Does it feel like Saul's fourth season was a particular turning point? Are we finally shifting to the downhill slide of the series?
Our show is about change. It's about how people change and whether, when they change, they're truly changing or whether the different parts of themselves are manifesting. It's very specifically about Jimmy McGill. When we started the show, the question Vince and I asked was, "What problem does becoming Saul Goodman solve for Jimmy McGill?" Season four was really the moment when we understood that. We understood that the problem that he's solving is he doesn't want to be Jimmy McGill anymore because of everything that happened with Chuck and everything else in his life.
After the fourth season, you said that you felt like you were closer to the end than to the beginning. As you worked on season five, has your perspective changed at all on the ideal length for this journey?
I don't know about the exact length of the journey, but I will say that for the first time, working on season five, we started to get a feeling for how we were going to end all this and what the end might be. I will say that we frequently have ideas in advance and they don't end up happening, but I have a feeling in my gut that we have a much better idea of how this all ends, and it's not incredibly far away.
Interview edited for length and clarity.
This spinoff's endurance in the Emmy race, racking up another nine nominations in its fourth season, is a testament to industry affection for both the Bob Odenkirk vehicle and the Emmy legend (Breaking Bad) that inspired it. But from the 23 noms that Better Call Saul has previously scored, it's won zero trophies — and all the heat around season four seemed to center on actress Rhea Seehorn's performance, for which she was ultimately snubbed! It's almost undoubtedly going to be an instance of "better luck next time" for Saul. Still, if there's a sleeper win, it will likely go to supporting actor Giancarlo Esposito and his reprisal of character Gus Fring. — MICHAEL O'CONNELL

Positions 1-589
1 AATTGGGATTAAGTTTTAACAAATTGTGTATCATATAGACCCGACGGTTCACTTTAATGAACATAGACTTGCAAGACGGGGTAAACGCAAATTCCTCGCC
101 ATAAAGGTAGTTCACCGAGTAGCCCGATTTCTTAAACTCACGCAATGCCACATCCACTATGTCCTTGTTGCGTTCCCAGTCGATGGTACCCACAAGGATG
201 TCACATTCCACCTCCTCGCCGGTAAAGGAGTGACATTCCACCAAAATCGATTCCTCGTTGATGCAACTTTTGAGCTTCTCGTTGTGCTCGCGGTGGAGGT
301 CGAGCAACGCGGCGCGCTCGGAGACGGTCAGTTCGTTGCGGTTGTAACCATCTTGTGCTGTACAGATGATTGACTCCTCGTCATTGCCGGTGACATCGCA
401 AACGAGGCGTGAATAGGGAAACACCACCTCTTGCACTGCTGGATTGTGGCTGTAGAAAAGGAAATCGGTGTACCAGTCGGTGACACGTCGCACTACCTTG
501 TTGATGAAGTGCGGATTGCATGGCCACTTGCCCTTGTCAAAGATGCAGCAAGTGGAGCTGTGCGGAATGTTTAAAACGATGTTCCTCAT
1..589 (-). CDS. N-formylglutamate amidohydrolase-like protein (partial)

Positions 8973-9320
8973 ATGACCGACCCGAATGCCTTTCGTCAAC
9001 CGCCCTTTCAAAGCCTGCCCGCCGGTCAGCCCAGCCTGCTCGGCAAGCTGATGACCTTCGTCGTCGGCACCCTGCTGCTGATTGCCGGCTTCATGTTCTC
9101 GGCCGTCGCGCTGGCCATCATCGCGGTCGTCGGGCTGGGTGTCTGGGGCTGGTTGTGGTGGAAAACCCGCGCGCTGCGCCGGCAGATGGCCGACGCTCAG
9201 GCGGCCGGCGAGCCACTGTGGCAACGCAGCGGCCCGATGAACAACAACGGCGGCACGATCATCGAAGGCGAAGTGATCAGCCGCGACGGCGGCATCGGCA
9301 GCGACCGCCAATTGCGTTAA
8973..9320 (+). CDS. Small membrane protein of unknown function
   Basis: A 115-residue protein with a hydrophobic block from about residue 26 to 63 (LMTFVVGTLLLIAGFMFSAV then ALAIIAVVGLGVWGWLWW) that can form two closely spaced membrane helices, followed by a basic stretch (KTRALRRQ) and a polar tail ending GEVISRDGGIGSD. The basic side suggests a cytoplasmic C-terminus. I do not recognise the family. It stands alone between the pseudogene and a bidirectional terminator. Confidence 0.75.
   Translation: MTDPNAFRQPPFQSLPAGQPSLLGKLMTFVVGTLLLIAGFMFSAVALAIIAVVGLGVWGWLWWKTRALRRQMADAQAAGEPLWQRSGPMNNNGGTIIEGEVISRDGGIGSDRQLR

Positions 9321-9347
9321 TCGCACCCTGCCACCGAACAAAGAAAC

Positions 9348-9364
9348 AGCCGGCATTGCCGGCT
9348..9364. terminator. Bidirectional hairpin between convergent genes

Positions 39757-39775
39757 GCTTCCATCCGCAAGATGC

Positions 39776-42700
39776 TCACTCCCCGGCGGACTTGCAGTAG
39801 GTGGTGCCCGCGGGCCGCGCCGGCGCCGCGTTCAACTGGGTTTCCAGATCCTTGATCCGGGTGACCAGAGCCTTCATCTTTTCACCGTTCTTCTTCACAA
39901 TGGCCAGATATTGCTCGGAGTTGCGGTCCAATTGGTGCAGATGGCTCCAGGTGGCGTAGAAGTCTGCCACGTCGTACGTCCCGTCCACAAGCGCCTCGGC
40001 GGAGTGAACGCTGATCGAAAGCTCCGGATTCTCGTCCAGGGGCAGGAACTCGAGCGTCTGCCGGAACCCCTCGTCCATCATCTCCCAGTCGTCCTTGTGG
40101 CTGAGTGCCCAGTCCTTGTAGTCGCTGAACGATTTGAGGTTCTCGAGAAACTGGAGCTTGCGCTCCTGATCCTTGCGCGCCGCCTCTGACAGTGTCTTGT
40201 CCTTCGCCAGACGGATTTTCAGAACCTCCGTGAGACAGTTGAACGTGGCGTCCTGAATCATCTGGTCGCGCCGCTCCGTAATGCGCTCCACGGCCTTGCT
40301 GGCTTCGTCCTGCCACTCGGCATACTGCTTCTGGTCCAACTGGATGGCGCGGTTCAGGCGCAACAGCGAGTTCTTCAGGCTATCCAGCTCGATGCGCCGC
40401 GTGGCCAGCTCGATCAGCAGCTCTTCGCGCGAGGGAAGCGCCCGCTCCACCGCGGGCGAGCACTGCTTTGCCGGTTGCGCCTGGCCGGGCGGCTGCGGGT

Saul's Short-Lived Short Nominations
Better Call Saul's shortform series Employee Training: Madrigal Electromotive Security — 10 minisodes available on the AMC website — was recognized with two noms when the Emmy nominations were announced July 16. But three days later, the TV Academy rescinded both, one for outstanding shortform comedy or drama series and one for Jonathan Banks for outstanding actor in a shortform comedy or drama series.
The Academy found that the project was no longer eligible for either category because it did not meet the minimum required run time of two minutes for at least six episodes. SundanceTV's State of the Union, the submission with the next-highest number of votes in the category, was added to the shortform comedy or drama series group, while the actor category added Ryan O'Connell, whose Netflix series, Special, is based on his 2015 memoir about living with cerebral palsy. — REBECCA FORD
This story first appeared in an August stand-alone issue of The Hollywood Reporter magazine. To receive the magazine, click here to subscribe.